Even though they took the train, it wasn't an easy trip. Her son managed to get himself kicked in the face by a horse or mule at a stop somewhere in Louisiana. Grandma had to leave him there with the doctor. That boy was my great grandfather, William Perry Watts.

He stayed with the doctor in Louisiana for a year. The broken jaw refused to heal. The doctor finally removed it. The bottom teeth that were connected to the jaw were also history.

William Perry joined his mother in Bastrop County. She married again. This husband's name was Wamel. They had a son. William Perry started working as a teamster moving cattle to San Antonio when he was 11. The term "teamster" came from driving cattle.

Grandma's second son was a toddler when word came that a new family had moved into the county. Their name was Watts. Sure enough. It was Grandma's first husband "married" to her sister.

There were two options for handling this situation. The first would be to face her first husband and her sister and shoot at least one of them. They both needed killin'. The other was to take the high road and ignore them. Grandma chose the latter. She knew them both well and figured they deserved each other.

As always,
Jackie Lee

Friday, December 2, 2011


My name is Jackie Lee Ellis. I was born in Bastrop County, Texas, and have been a Tennessee resident most of my adult life. Orange is one of my least favorite colors. I feel almost unpatriotic making this confession. Orange is the school color for both the University of Texas at Austin where I earned most of my degree and the University of Tennessee at Knoxville.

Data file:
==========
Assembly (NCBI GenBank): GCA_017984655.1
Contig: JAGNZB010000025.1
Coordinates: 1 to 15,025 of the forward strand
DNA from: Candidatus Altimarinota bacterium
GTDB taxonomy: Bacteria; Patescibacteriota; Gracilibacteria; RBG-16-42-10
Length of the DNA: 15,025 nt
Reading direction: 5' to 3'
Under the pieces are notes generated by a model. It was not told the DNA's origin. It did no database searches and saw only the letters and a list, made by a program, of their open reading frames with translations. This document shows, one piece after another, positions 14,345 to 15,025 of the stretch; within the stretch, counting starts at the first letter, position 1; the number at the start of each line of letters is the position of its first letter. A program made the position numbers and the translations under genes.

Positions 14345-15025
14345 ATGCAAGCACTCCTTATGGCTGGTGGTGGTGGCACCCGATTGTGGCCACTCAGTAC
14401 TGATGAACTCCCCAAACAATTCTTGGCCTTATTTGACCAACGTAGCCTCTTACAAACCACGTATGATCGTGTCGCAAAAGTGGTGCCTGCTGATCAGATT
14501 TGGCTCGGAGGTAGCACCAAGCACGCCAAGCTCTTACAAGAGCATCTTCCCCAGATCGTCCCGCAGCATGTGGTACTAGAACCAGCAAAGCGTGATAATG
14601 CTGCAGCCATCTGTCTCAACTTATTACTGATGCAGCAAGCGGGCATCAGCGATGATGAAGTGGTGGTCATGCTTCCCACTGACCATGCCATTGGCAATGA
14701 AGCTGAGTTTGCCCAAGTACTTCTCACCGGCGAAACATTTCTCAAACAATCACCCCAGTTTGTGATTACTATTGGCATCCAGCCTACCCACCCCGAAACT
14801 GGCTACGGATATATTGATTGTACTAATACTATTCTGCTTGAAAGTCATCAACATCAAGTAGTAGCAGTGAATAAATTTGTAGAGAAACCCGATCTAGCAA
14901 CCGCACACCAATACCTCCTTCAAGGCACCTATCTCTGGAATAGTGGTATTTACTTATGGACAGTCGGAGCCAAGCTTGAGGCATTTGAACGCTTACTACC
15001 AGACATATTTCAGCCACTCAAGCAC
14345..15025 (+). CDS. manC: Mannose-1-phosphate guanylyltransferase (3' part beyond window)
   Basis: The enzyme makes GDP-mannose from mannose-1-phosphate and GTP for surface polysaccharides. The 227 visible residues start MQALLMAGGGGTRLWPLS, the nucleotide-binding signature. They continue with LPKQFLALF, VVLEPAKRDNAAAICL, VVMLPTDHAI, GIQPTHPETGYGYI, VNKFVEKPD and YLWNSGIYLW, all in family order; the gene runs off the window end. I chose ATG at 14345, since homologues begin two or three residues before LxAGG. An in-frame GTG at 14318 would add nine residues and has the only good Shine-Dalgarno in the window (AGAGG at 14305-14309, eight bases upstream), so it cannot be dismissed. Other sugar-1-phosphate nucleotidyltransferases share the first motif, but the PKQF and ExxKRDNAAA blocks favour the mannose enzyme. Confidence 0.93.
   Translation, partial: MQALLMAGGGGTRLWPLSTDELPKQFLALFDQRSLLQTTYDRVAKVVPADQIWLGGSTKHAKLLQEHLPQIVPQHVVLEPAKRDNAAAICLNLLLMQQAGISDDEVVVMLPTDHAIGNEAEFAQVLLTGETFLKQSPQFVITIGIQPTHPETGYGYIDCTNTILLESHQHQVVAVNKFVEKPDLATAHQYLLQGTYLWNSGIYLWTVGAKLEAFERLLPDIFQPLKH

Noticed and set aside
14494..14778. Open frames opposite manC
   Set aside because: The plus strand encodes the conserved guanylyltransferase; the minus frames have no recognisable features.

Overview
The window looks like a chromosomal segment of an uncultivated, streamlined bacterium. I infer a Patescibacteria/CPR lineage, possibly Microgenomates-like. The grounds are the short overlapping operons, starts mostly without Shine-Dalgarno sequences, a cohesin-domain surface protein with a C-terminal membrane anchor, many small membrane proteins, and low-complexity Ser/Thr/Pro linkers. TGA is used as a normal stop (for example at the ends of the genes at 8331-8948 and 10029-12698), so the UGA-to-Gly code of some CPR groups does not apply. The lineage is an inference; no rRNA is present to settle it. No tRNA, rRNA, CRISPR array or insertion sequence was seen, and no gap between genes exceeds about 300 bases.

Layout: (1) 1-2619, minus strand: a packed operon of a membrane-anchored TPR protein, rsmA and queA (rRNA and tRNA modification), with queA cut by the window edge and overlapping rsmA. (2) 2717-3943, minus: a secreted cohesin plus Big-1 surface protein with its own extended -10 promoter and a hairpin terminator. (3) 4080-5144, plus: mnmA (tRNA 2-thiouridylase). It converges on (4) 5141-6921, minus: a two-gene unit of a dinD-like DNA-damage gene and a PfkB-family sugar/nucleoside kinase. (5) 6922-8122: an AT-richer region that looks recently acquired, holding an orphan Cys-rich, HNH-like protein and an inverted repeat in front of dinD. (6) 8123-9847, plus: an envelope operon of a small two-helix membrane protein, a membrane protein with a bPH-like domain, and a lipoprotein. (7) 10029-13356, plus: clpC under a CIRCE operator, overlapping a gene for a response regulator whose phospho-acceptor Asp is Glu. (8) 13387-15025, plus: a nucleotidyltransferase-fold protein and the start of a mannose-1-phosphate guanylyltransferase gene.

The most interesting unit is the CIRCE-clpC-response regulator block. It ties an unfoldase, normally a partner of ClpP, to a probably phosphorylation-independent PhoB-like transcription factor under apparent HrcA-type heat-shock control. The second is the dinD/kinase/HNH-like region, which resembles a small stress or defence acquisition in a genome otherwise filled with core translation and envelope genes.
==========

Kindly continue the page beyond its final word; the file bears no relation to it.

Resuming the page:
A major percentage of the people residing in both these states are of Irish or Scotch Irish descent. Orange is not a becoming color to those of us with fair complexions. It makes us look plain awful or dead.

Even though I don't care for it, orange was a major part of my surroundings for the first 20 years or so of my married life. We had no furniture when we bought our first house. There was an excellent sale at what was then Goldsmith's Department Store on an iron table and chairs. They were orange. This purchase required a touch of orange in the kitchen to blend it with the rest of the house. Some of you may recall the vinyl-backed wallpaper in the bamboo trellis design with flowers climbing it. My flowers were orange.

We had four children in 11 years with that wallpaper. It was during this time that I decided orange may be the color of insanity.

I was finally able to sell the table and chairs at a garage sale. The top was fake wood. The buyer it took it apart to transport it. We turned the top over to load it and found numberless catsup tracks where people had wiped their hands on the underneath side of the table. I wish I could say they were all child size. I'm afraid one of the adults in our household set the trend.